In the future if this keeps up and I can’t find a way around it, we will be in court….again
I hate court.
As if autism weren’t hard enough, I have to continue to deal with him…blah
It is August which means school is starting on the 30th, and I have been trying to get everyone together for Diego’s transitional IEP meeting and not let the anxiety about Kindergarten show.
But my stomach is in knots.
I am not sleeping, and top of this it is time for D’s yearly pysch eval with the woman he initially saw a year ago, whose report came up inconclusive.
I am meeting with her August 13th and the eval isn’t being done until October.
Should be interesting at best.
I have NEVER had a good experience with the neuropsych…EVER…but will come prepared 🙂
Diego’s Birthday fell on June 1st. His party is this Saturday and the way I have been going about it, you would think it was his wedding..lol…but seriously, when Diego was diagnosed, I promised that I would make every single birthday he had a super special one. Especially now when the “friend thing” is kind of automatic. So I have been on the grind looking for Phineas and Ferb decor (no easy task), thinking of games, booking a jumper, and making a shark costume….
Shark costume you ask??
Yes…shark costume…Diego wants a full body shark costume for his birthday and I can’t find one anywhere, so I have broken out the sewing machine. The thought of the look of pure joy on his face is enough motivation to keep sewing late at night so that it is done by Saturday, and hell I’m not sleeping anyway.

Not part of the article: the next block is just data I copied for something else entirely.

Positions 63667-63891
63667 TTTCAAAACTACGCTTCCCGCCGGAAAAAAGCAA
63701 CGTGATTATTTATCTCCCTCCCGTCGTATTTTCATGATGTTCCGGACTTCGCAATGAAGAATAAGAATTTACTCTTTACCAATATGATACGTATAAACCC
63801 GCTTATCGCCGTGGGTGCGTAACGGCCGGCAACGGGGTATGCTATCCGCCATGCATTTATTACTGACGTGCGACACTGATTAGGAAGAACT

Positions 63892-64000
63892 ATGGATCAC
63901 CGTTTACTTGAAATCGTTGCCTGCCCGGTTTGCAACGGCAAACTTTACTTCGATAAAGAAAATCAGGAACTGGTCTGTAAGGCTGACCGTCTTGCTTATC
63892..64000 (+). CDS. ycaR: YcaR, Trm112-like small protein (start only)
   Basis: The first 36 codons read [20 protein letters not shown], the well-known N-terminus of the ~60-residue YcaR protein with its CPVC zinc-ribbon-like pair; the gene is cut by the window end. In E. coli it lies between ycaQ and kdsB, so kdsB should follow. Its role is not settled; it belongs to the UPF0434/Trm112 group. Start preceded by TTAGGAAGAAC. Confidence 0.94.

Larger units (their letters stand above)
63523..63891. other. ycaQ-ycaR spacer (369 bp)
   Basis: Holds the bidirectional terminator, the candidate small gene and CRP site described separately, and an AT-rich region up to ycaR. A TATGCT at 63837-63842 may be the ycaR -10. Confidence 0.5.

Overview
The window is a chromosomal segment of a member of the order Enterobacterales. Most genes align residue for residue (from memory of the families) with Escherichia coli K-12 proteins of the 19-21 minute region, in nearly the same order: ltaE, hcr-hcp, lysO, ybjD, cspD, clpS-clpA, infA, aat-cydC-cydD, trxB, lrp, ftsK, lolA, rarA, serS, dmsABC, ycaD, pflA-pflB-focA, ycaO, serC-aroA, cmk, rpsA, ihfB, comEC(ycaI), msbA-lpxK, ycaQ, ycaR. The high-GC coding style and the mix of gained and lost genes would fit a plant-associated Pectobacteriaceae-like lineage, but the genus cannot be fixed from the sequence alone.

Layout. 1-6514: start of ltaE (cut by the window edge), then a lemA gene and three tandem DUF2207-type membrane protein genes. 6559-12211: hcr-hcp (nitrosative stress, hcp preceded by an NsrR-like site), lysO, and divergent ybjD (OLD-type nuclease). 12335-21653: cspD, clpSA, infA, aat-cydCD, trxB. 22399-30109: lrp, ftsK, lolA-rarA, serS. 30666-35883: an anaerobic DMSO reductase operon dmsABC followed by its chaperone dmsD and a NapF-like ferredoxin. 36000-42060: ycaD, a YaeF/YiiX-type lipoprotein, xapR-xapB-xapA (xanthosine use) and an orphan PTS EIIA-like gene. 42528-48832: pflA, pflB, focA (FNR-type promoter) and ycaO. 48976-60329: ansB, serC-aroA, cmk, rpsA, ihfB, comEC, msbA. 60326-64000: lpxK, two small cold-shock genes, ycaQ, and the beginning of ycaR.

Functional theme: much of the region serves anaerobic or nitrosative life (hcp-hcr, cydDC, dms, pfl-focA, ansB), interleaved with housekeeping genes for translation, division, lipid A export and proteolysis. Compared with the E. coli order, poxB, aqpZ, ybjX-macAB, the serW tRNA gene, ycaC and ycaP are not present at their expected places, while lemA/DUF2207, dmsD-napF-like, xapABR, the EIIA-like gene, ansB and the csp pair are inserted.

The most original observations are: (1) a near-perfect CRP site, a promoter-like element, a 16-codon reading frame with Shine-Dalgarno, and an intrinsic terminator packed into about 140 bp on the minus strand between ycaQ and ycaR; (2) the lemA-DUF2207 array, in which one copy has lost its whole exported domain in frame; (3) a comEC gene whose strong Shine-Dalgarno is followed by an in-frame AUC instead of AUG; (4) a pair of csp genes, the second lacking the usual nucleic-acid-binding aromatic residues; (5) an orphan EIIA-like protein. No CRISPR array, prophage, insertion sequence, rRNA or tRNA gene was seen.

I really hope he likes it.
PMS and ASD don’t mix.
My patience level is low. I cry more than usual, and the thought of a padded room and I.V ativan is very comforting during this time.
I really thought that when I got past the “this isn’t fair stage” that the “acceptance” stage would be much easier. It is harder, so much harder that I am going to see a therapist. I can’t seem to process that this is forever, when logically, I know it is. I am so sad everyday, can’t sleep, and this feeling of despair in the pit of my stomach NEVER goes away. I see parents of “typical” children and am envious. I want to go up to their mothers and tell them to never take anything that their child does for granted. Cherish everything, because for our kids, for my kid something as seemingly simple as playing is not. R has noticed and said that it seems like I can’t have fun anymore. I wish he could feel what I was feeling. Then he would understand. He really would. But he tries and that is more than enough. I will get through this. I have to.
I took Diego to meet with the team at what will be his school next year and I am cautiously optimistic, they seem much more organized and concerned about Diego’s transition to Kindergarten than the SD district folks. We will have the official transitional IEP meeting a week before the school year starts, so that they can actually change some things in it. So I have some time to sit down and think about a behavior plan, and other accommodations that I want to present at the meeting. It was nice to hear that Diego has potential, I know in my heart that he does. It is just validating when a stranger sees it.
I will post pics of the party next blog!